Forage and fodder plants are crops that comprise livestock feed. Different animals will feed on different kinds of plants depending on the region and the habitat.
Important forage crops for cattle in East Africa are legumes like lucerne (also known as alfalfa), which helps to increase meat, and milk production. Wild bees are the main pollinators of lucerne. Other legume species used by livestock include: acacias, Indigofera and Crotolaria. All of these are dependent on pollinators.
The highly nutritious pods of the umbrella thorn acacia Acacia tortilis are widely consumed by livestock in arid and semi-arid regions. Without these pods, it would be harder for livestock to survive in arid areas. The pods are so valuable for supporting livestock that Acacia tortilis trees are carefully guarded, and passed as an inheritance from parents to children in parts of northern Kenya. Acacia pods are the result of pollination by a wide range of insects, primarily wild bees.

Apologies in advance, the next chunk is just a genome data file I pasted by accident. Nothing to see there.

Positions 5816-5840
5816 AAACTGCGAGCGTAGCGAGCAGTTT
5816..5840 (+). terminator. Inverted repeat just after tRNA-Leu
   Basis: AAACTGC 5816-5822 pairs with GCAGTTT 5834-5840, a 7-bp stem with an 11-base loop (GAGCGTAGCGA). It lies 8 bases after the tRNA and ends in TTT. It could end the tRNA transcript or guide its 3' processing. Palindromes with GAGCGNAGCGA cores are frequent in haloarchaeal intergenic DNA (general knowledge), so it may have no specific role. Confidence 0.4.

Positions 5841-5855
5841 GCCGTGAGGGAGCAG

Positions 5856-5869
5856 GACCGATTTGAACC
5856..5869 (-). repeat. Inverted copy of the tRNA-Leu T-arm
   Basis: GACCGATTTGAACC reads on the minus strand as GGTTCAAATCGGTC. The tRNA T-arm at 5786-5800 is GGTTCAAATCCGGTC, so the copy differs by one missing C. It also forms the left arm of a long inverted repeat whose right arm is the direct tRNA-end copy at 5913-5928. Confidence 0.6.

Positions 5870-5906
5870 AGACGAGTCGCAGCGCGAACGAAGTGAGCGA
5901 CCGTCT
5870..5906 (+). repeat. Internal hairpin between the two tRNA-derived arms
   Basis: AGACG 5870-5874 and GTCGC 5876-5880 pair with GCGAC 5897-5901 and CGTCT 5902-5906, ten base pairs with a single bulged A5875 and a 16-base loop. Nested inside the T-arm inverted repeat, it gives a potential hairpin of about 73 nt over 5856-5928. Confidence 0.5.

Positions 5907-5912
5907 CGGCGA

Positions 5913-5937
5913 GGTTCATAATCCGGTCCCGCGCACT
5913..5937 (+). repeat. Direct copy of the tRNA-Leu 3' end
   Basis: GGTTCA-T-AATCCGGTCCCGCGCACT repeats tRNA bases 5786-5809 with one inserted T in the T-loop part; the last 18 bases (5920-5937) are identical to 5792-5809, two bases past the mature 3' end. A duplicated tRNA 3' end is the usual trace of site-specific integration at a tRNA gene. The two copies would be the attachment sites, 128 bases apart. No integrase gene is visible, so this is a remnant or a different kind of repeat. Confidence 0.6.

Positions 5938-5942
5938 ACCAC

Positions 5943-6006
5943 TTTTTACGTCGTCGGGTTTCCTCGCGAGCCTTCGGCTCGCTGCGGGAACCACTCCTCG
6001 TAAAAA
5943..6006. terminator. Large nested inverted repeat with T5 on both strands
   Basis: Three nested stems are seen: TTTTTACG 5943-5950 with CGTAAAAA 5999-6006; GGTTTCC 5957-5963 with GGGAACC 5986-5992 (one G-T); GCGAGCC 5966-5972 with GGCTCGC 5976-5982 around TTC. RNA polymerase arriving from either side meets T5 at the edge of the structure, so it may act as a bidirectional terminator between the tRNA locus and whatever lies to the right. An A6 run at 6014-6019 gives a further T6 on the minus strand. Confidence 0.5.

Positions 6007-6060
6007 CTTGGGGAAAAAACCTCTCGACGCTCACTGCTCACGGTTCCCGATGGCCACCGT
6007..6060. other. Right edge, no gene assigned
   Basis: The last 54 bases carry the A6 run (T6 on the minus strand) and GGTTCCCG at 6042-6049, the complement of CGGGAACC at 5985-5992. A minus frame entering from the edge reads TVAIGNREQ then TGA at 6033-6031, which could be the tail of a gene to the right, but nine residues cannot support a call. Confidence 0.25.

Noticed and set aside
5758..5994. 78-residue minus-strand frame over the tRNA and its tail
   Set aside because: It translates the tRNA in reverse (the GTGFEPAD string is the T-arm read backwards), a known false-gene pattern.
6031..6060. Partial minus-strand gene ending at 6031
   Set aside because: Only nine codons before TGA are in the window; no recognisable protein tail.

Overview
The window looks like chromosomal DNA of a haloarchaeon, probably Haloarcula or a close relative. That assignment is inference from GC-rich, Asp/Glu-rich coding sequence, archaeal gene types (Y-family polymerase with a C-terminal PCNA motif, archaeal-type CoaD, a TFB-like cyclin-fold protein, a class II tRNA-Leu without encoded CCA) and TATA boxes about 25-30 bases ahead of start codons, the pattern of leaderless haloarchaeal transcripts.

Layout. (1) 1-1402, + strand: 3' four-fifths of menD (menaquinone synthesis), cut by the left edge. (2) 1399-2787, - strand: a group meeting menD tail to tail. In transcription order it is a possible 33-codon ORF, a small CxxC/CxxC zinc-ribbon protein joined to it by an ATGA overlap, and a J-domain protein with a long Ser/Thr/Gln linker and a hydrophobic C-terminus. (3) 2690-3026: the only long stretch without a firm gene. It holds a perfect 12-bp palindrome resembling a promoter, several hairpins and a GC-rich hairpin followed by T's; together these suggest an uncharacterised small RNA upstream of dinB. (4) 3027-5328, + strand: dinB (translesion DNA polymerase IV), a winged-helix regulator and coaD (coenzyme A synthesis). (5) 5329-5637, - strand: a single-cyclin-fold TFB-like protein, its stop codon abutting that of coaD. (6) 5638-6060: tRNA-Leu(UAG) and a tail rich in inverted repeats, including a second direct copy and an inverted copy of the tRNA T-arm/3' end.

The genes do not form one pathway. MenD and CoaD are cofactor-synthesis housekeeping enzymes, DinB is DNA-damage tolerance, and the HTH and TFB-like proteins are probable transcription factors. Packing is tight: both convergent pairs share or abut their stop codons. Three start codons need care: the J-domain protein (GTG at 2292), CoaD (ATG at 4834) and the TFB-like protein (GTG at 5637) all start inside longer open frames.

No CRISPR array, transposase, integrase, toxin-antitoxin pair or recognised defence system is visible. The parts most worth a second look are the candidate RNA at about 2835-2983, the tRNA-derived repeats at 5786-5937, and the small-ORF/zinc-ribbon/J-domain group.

Indigofera are small sturdy shrubs that grow in the desert and are an important forage plant for camels. In many parts of the Horn of Africa, free-ranging camels browse on the leaves and pods of Indigofera. Without them, camels would not be able to survive in these areas. Indigofera is dependent on wild bee species for pollination.
These examples show how pollinators are connected to us, not just through cultivated crops, but through our livestock too.